Cumberlands’ current library was constructed in the 1960’s, and since that time, few renovations have been completed.
The proposed architectural design, which was created by the Brandstetter Carroll Architectural Firm, includes a first floor filled with technology booths, a coffee bar and café, computer areas, rooms for quiet study, and a portion of the library’s media collection.
The concept plan for the second floor includes the bulk of the library’s collection, in addition to some classrooms and plenty of seating and study areas. An elevator will also be added, increasing access to all floors.
As part of the renovation process, the library will be named the Grover M. Hermann Learning Center.
“The Grover Hermann Foundation is extremely pleased to have made a grant to University of the Cumberlands to help establish the Grover M. Hermann Learning Center,” said Paul K. Rhoads, president of the foundation. “We firmly believe that this imaginative transformation of an important building on campus will serve to greatly strengthen an already outstanding university.”
Grover M. Hermann was a very successful businessman who lived from 1890 to 1979.
At the age of 23 he established a small company, which grew over nearly five decades into a large, diversified corporation. In addition to his entrepreneurial successes, Hermann also was a great philanthropist, a man who contributed generously both time and fortune to many important charitable causes, both individually and through his foundation, according to a UC release.
“We are confident that Mr. Hermann would be very pleased with this grant, which will be the last of a long list of grants to the University extending back more than three decades,” Rhoads said.
Cockrum thanked the foundation for its support.
“We are incredibly grateful to the Grover Hermann Foundation for their generous support over many years. Their contributions have significantly impacted the lives of the students we educate and the quality of education we are able to offer this region,” Cockrum said.
Total cost of the library renovation is estimated at $7.8 million. With the $5 million provided by the Hermann Foundation, the University plans to move forward in finalizing plans and contractors for the project. Work on the 21stCentury Learning Center is expected to begin within a year.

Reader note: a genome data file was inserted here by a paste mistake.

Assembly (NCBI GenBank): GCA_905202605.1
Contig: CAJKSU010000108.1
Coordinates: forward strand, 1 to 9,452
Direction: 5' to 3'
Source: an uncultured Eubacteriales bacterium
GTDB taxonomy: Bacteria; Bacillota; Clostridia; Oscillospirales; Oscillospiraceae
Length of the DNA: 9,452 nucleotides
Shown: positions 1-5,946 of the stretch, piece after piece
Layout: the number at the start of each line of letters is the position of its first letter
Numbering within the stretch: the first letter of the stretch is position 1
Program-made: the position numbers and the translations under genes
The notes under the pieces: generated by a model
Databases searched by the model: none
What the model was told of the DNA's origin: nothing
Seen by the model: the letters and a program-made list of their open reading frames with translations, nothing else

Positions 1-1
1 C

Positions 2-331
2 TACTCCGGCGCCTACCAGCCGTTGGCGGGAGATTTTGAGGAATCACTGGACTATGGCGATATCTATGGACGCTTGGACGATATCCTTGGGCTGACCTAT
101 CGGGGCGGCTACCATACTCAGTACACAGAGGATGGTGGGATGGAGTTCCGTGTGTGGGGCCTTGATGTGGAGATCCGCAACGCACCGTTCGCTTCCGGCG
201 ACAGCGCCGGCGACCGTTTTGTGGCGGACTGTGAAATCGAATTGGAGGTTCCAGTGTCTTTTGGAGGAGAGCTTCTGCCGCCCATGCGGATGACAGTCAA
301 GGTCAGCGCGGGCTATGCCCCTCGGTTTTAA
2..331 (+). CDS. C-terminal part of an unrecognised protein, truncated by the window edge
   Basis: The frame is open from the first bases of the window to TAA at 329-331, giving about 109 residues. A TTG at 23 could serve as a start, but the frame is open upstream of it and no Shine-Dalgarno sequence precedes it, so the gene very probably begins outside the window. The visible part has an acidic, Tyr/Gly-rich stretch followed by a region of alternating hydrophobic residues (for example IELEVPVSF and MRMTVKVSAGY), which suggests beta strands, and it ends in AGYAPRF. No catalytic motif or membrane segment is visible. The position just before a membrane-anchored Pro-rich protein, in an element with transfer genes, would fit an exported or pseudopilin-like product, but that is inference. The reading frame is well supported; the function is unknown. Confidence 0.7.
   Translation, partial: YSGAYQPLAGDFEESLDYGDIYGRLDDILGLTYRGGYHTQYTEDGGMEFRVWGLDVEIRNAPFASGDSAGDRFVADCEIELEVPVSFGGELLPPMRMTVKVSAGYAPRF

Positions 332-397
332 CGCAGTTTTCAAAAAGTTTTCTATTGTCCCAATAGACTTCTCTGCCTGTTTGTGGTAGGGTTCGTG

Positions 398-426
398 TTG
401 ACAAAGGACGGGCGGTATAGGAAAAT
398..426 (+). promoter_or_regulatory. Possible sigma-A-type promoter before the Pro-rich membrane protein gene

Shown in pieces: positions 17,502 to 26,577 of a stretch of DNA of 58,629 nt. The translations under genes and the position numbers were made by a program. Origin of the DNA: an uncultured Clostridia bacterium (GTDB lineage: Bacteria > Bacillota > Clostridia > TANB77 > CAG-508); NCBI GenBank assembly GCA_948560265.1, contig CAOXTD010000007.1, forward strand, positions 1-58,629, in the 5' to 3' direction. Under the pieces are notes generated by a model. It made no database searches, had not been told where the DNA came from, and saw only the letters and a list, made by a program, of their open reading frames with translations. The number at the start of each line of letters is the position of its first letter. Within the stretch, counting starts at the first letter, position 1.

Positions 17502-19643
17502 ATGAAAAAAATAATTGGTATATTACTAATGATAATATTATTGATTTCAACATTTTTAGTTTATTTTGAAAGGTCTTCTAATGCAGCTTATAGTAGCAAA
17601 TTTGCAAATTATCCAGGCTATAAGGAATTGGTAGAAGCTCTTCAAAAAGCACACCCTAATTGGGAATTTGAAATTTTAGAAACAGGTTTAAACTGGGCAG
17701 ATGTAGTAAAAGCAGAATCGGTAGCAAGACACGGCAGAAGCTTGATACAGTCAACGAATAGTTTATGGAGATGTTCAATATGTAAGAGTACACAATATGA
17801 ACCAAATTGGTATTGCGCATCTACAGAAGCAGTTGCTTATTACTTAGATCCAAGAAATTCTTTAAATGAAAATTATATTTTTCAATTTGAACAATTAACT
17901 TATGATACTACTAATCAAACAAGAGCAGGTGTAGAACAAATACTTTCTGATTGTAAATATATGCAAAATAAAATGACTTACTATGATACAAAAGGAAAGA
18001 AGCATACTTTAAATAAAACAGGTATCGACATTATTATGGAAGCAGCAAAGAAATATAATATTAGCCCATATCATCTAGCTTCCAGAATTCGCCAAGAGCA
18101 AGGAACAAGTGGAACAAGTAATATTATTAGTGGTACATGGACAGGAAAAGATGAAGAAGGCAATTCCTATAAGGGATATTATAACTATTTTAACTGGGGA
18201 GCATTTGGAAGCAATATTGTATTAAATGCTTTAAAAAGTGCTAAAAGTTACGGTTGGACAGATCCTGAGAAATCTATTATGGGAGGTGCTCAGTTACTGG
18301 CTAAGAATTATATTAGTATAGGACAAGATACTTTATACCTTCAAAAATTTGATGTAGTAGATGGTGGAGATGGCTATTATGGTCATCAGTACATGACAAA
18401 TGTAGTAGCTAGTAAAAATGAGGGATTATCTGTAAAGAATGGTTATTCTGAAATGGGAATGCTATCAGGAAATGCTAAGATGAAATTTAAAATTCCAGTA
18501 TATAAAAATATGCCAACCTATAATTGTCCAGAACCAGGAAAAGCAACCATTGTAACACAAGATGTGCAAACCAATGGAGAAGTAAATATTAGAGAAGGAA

“We are so very blessed to have this $5 million grant from the Grover Hermann Foundation,” said William L. Stohlman, Director of Development at Cumberlands. “It will serve as a powerful example for others to follow as we seek support to complete the campaign.”
Located in Williamsburg, University of the Cumberlands is an institution of regional distinction offering quality undergraduate, graduate, doctoral, and online degree programs. Learn more at ucumberlands.edu.
Local residents will have the chance to enjoy a free Thanksgiving meal next Wednesday, Nov. 21, from 11 a.m. – 2 p.m. at Whitley County High School thanks to the efforts of several volunteers.
“We have four foundational principles we operate by here. The fourth one of those is community investment. It’s important that communities work together. Parents, students, community stakeholders, all those things equal a better place for Whitley Countians,” Whitley County High School Principal Bob Lawson said about the reason for the community dinner.
“We’d love to have everyone out. We look forward to it. We are thankful for our community. It is a great place to live.”
This is the fourth year for the program, which has fed more than 2,000 people so far.
“The community part continues to grow. That is the most fun part. We are getting more alumni involved. It has always been designed to be a community event around the holidays,” Lawson said.
“We’ll take as many people as we can get. We want everybody here to just enjoy each other this Thanksgiving season.”
Lawson said there has been a misconception by some that the event is just for the needy, which isn’t the case.
“It’s for everyone. We just want a sense of togetherness feel for the dinner. Some folks think it is just for the needy, but that is not just who it is for. It’s for the needy. It’s for everyone. Everyone come out, let’s get together, eat and have a community dinner,” Lawson added.
The community meal is at no cost to taxpayers.
A food drive is conducted in support of the program. Several ladies in the cafeteria take care of a lot of the side items, and many people will donate desserts.
“It is really a great team effort,” Lawson said.
Lawson said that about 20-25 guys will get together and cook the turkeys outside over the course of several hours.
Typically 50 – 100 volunteers participate in either cooking the meal or helping serve it.